Cutting for Stone by Abraham Verghese

June 22, 2013

cutting-for-stone Plot summary (from the publisher): Marion and Shiva Stone are twin brothers born of a secret union between a beautiful Indian nun and a brash British surgeon. Orphaned by their mother’s death and their father’s disappearance, bound together by a preternatural connection and a shared fascination with medicine, the twins come of age as Ethiopia hovers on the brink of revolution.

Moving from Addis Ababa to New York City and back again, Cutting for Stone is an unforgettable story of love and betrayal, medicine and ordinary miracles–and two brothers whose fates are forever intertwined.

Warning: Spoilers below!


  • Verghese populated this novel with mostly interesting characters. Marion, of course, was the most three-dimensional of the lot, but Ghosh, Hema, and Genet were wonderfully constructed as well. Having good characters made it relatively easy to stick with the book even when the action started lagging.
  • I really enjoyed the story of Sister Mary Joseph Praise and Thomas Stone. Usually I have no patience for long, drawn-out backstories that simply serve to set up the main action, but that wasn’t the case here. Verghese actually left me wanting to know more about SMJP and Stone.
  • Although the Marion/Genet love story was predictable, it was sweet enough (without becoming overly saccharine) that I didn’t mind how much time it took up in the novel.
  • Considering the sheer scale of the novel, I thought the pacing was pretty good. To be sure, there were some boring parts that I had to will myself through, but on the whole Verghese managed to keep this one flowing right along.


  • Shiva was such a shadowy figure throughout the book that I had trouble feeling any real emotion when he died. Yes, that part was emotional — but I was sad only because Marion was sad, not because Shiva died (if that makes any sense). He was so detached and clinical even from a young age that I viewed his passing in the same way.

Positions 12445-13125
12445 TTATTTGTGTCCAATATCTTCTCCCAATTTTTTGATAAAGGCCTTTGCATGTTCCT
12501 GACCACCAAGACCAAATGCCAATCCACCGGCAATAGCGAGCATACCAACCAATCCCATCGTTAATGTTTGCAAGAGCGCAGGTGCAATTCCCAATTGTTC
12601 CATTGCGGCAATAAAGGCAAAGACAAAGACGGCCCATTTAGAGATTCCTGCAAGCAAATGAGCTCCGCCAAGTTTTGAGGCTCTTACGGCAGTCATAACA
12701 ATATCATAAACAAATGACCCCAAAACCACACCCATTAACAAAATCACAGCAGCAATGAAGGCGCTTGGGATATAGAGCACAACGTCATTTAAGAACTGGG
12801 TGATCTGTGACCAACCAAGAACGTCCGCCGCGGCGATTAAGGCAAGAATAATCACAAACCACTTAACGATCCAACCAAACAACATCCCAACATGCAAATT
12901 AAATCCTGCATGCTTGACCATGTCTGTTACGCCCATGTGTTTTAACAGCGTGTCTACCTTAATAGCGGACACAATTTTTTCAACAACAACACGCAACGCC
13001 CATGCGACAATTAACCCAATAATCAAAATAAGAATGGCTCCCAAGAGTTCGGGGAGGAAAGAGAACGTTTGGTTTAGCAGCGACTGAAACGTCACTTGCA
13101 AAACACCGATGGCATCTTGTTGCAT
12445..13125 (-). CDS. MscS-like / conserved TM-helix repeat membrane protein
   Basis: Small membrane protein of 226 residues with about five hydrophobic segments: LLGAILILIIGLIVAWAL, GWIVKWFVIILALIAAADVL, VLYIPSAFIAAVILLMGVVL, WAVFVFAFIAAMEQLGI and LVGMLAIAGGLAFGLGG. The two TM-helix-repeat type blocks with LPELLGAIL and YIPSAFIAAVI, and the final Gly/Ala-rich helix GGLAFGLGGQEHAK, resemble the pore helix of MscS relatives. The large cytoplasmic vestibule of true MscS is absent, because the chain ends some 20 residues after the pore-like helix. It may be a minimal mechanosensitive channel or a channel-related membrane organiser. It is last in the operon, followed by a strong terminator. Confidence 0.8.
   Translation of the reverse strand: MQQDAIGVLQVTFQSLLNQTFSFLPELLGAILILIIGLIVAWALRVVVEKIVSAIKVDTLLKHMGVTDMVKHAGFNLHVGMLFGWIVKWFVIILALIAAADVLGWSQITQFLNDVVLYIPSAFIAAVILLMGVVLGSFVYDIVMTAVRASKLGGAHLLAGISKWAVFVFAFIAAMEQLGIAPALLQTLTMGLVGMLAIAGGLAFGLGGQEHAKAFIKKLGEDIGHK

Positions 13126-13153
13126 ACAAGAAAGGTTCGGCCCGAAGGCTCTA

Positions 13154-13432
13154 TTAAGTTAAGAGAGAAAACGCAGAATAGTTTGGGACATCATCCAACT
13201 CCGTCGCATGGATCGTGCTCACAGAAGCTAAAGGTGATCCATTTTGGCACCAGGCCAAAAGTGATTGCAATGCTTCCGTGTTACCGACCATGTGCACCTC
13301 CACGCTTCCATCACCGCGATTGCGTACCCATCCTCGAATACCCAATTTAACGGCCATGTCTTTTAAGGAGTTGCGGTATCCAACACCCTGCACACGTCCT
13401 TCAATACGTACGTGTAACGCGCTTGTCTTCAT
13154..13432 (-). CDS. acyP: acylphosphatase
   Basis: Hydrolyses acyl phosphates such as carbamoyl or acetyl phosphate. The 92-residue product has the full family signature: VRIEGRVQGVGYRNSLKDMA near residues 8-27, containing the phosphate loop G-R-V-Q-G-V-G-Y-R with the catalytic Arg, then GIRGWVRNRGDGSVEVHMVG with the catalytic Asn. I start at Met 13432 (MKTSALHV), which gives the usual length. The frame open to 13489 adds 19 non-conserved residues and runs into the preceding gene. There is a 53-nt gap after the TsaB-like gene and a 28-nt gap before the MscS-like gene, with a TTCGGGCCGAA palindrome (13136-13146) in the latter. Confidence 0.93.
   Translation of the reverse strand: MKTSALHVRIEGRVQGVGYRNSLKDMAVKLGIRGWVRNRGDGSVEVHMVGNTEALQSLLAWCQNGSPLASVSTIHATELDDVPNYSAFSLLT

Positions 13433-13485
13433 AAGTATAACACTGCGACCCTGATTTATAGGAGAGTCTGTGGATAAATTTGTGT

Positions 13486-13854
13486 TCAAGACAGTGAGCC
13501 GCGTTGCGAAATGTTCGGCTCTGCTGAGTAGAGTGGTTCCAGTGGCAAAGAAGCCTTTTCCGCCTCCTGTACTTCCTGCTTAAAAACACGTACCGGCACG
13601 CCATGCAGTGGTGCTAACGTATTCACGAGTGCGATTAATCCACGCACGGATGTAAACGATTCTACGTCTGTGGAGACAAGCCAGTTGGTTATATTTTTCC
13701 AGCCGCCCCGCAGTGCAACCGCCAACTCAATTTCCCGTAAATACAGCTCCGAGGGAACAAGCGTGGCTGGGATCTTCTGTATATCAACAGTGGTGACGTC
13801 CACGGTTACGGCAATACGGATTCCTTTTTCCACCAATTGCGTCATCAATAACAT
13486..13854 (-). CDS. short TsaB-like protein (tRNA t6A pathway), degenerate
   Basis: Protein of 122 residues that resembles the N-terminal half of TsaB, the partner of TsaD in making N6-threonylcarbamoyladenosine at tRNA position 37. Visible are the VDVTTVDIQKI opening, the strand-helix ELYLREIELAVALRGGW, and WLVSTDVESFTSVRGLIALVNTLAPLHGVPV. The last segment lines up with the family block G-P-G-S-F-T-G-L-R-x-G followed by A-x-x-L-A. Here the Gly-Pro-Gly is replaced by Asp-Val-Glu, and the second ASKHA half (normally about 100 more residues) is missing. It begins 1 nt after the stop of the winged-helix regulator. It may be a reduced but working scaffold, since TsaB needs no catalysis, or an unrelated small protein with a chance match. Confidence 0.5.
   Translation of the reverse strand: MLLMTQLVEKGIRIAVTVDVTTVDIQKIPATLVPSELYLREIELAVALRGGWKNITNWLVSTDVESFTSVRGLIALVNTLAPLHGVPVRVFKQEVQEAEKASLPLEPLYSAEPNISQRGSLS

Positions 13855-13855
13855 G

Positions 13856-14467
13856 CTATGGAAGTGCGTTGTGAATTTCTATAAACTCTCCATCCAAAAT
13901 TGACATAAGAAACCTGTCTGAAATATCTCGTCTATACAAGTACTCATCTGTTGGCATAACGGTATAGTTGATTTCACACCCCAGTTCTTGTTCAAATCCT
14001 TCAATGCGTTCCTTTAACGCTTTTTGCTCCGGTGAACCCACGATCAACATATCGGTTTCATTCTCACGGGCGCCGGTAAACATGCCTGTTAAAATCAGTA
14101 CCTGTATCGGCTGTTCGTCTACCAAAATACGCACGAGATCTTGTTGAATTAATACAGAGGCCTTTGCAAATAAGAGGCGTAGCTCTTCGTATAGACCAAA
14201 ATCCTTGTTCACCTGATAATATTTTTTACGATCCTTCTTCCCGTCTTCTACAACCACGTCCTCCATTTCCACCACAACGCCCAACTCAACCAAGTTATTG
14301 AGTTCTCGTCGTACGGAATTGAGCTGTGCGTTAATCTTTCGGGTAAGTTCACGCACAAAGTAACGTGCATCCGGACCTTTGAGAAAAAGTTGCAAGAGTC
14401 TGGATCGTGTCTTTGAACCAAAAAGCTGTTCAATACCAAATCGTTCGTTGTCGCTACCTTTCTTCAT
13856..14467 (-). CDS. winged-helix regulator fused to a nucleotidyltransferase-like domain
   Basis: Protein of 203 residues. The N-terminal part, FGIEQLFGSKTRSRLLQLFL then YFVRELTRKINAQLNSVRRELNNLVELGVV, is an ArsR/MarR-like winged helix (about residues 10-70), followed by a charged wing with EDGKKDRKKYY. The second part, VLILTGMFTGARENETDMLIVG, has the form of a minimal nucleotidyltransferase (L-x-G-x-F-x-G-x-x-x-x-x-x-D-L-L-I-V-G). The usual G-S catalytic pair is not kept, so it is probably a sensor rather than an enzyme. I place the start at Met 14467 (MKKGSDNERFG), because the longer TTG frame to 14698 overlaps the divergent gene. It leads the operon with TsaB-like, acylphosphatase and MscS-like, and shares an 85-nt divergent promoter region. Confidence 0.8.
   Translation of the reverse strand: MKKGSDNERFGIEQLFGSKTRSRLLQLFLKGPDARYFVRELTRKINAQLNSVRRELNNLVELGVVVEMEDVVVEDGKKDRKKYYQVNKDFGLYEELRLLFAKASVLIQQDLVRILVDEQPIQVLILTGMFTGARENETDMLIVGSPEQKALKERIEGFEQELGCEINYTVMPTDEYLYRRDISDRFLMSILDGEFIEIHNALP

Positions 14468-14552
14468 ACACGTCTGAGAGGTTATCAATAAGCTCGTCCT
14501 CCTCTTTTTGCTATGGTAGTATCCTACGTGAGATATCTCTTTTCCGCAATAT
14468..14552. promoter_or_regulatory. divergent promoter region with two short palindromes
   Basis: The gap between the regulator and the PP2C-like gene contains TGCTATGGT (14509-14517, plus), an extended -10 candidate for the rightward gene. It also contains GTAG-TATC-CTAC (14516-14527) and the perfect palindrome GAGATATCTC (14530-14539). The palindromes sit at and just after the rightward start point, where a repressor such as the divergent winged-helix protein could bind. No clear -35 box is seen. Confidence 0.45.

• I didn’t care for the descriptions of political upheaval in Ethiopia. I know the unrest had a big impact on the characters’ lives and therefore had to be examined in some detail, but I still didn’t like it.
  • I thought it was a little…convenient…for Marion to run into people from home when he was in Boston. The U.S. is a big country, yet several people from his tiny village ended up in the same city? Is Boston known as a mecca for Ethiopian expats or something?
  • I didn’t like that Genet was the direct cause of Marion’s serious illness and the indirect cause of Shiva’s death. Again, the whole chain of events just seemed way too contrived, even for a work of fiction.


I purposely avoided Cutting for Stone for a long time because of the length of the book and all the hype and praise surrounding its release. I typically end up being disappointed by books that seemingly everyone raves about, and didn’t want to invest so much of my time only to be let down. But I think this novel actually deserves most of the accolades. The author created interesting characters, gave them a compelling story, and put them in a unique setting — all of which resulted in an absorbing book that I mostly enjoyed reading. I give this one 4 stars out of 5.

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